Bosnian Tells Of Surviving Serb Massacre
Sep. 23, 1992
ZAGREB, Croatia (AP) _ A Bosnian Muslim says a split-second decision to leap into a ravine saved his life while Serbs killed about 200 fellow prisoners and heaved their bodies down the slope.
''One of the bodies fell about five meters from me, so that the man's brain's were all over my chest,'' said Semir, 24, who said he knew of just one other man who survived the massacre last month.
Semir asked The Associated Press not to photograph him or use his family name on the chance one of his brothers might also have survived the killing, which he said occurred Aug. 21.
In Sarajevo, Bosnia's Investigative Commission for War Crimes said it had ''all the details'' about the alleged massacre, including the names of the victims and those who killed them.
''After the war, we intend to try the perpetrators for war crimes,'' said the commission chief, Mirsad Tokaca.
The Bush administration said Tuesday that it also was investigating reports of the massacre.
On Tuesday, U.S. officials submitted to the United Nations a report they said supports claims that warring factions have engaged in torture, attacks on civilians and other human-rights abuses.
But the Bush administration said the facts must be established before a war crimes tribunal can be convened.
Reports of massacres, perpetrated by all warring parties, have been frequent since Yugoslavia began to break up last year. The stories often cannot be independently verified.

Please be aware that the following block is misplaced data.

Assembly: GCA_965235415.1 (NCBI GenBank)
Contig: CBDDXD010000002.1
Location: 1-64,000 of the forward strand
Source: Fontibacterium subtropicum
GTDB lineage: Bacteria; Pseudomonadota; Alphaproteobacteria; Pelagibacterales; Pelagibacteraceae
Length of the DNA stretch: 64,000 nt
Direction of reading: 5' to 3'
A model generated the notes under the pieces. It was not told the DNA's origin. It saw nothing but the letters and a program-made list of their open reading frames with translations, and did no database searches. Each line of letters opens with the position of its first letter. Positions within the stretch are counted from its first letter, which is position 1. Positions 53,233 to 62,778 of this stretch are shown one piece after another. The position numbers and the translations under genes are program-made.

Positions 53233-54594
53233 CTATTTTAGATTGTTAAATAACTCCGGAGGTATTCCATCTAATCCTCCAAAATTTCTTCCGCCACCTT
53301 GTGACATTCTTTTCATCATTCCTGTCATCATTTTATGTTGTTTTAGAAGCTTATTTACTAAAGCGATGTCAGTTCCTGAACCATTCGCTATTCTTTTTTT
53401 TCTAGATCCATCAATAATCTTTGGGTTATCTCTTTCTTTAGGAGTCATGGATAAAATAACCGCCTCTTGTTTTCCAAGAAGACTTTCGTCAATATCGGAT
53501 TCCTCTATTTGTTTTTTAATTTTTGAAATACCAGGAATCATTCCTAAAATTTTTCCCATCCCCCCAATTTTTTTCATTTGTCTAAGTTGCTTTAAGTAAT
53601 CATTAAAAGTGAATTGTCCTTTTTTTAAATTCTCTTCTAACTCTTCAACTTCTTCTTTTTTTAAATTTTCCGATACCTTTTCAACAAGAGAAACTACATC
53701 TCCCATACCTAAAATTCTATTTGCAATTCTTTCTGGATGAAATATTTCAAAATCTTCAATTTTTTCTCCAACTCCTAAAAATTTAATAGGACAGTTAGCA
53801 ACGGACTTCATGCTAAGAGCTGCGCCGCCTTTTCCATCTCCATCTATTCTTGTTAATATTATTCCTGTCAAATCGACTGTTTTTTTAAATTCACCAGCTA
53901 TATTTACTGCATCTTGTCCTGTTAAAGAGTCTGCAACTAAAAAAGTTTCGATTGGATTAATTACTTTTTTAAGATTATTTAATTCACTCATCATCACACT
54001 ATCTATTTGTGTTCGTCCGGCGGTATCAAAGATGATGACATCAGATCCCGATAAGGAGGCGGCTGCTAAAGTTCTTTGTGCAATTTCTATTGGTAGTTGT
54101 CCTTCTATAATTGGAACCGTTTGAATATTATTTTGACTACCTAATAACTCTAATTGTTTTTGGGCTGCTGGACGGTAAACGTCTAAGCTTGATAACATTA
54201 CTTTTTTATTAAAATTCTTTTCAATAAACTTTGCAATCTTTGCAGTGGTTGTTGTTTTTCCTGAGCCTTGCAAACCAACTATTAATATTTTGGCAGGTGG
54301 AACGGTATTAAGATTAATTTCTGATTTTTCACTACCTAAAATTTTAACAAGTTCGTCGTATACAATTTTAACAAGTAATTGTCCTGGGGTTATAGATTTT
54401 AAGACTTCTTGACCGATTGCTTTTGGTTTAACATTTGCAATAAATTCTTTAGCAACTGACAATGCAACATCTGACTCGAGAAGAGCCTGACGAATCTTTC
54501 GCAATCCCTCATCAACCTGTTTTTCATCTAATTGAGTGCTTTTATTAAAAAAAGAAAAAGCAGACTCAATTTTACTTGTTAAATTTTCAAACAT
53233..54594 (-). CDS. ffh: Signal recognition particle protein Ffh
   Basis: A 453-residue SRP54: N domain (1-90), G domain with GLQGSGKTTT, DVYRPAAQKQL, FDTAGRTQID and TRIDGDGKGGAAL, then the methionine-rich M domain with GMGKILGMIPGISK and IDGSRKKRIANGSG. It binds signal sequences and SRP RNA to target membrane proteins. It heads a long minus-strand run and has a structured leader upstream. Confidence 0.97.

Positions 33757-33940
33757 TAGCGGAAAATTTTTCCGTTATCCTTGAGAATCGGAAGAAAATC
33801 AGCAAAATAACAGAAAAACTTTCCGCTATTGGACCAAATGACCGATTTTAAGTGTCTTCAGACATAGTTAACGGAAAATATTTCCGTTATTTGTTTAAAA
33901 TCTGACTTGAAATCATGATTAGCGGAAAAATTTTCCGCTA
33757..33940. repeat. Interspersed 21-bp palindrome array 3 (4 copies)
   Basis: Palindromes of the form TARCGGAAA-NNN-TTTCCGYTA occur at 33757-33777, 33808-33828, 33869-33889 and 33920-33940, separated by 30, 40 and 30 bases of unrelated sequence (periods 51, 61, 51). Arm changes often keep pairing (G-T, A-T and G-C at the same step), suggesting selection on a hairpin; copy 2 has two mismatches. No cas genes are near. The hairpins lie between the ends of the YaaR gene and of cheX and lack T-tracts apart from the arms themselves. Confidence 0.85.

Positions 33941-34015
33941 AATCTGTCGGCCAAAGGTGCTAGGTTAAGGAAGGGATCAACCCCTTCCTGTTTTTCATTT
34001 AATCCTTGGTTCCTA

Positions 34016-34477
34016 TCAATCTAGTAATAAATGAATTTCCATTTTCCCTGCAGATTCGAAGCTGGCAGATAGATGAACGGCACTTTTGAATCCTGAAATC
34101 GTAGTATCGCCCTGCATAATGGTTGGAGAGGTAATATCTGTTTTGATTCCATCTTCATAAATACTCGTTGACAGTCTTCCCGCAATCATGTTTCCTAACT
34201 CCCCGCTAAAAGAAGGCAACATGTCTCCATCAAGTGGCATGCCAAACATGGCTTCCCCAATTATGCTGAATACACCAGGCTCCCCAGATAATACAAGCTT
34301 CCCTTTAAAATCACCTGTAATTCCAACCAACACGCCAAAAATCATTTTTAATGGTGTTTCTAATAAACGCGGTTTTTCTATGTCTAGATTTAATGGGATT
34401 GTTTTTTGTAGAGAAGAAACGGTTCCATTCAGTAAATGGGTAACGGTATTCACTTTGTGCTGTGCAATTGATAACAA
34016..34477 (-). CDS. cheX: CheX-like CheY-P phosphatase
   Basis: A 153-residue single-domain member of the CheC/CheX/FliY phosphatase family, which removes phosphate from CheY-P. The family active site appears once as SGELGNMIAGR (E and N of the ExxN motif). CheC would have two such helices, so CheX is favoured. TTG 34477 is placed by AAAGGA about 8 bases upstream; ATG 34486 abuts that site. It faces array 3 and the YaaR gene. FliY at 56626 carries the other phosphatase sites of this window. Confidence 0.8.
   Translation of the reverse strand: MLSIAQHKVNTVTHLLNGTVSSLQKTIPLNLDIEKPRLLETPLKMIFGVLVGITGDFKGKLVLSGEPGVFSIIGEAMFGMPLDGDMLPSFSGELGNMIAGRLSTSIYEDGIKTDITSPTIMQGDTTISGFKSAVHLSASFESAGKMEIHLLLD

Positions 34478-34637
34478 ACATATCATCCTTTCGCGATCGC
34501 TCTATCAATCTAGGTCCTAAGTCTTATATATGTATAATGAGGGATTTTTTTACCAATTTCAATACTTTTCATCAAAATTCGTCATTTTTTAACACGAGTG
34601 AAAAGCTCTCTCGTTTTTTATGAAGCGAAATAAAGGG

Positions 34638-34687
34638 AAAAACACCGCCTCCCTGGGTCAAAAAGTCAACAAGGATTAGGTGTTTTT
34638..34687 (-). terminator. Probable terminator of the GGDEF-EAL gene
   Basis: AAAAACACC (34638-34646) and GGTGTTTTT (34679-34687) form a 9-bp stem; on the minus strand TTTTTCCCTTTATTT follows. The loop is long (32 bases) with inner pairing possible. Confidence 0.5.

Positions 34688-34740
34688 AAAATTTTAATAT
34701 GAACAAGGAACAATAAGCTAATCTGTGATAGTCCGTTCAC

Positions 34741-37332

Sometimes, reporters come across the aftermath, as the Associated Press did on Sept. 11 near Rogatica in Bosnia-Herzegovina. A Muslim assault on a column of Serb refugees had left charred skeletons and decomposing corpses along the road. Witnesses said at least 50 Serbs were killed.
Serbs have been most often cited as perpetrators of massacres, and that was the case in the story Semir related Tuesday in Zagreb, Croatia's capital.
He said Serbs caught him in mid-July near Prijedor in northern Bosnia, and held him in a detention camp at the nearby Keraterm ceramics factory.
He was later moved to a camp at Trnopolje. On Aug. 21, he said five buses came to the camp. Women and children were put in one bus; men and teen-age boys in the others.
''We were told not to be afraid because they would take us for exchange near Travnik,'' Semir said. Travnik was the closest large town held by Muslims and Croats, about 60 miles to the southeast.
But when the convoy reached the Ugar River canyon, Semir said buses carrying about 50 women and children moved on and 10 Serb military policemen began shooting the men and boys.
''They called one by one for people to get out of the bus, took them behind the bus, and the only thing we heard was a shot,'' Semir said.
Semir said he decided to try to escape, but his two older brothers wouldn't go with him.
''I was afraid of a bullet in my head, and especially of my throat being cut,'' said Semir.
After a brother and a 16-year-old nephew were taken out and shot, Semir said, he jumped out of the bus, pushed a Serb policeman and leaped into the ravine.
''Later I realized I was very lucky, because a tree stopped me only about 30 meters (yards) from the top of the canyon, otherwise I'd be dead.''
He hung from the tree as if dead, he said, after one of the policemen shot at him.
Semir said he recognized several of the killers because they were from his home, Corakovo.
After nightfall, Semir said, he and another man, who was wounded in the leg and shoulder, reached the bottom of the canyon and then separated.
Semir said he saw the other man eight days later after slipping through Serb-held territory to reach Jajce, a Muslim-held town 20 miles west of the canyon.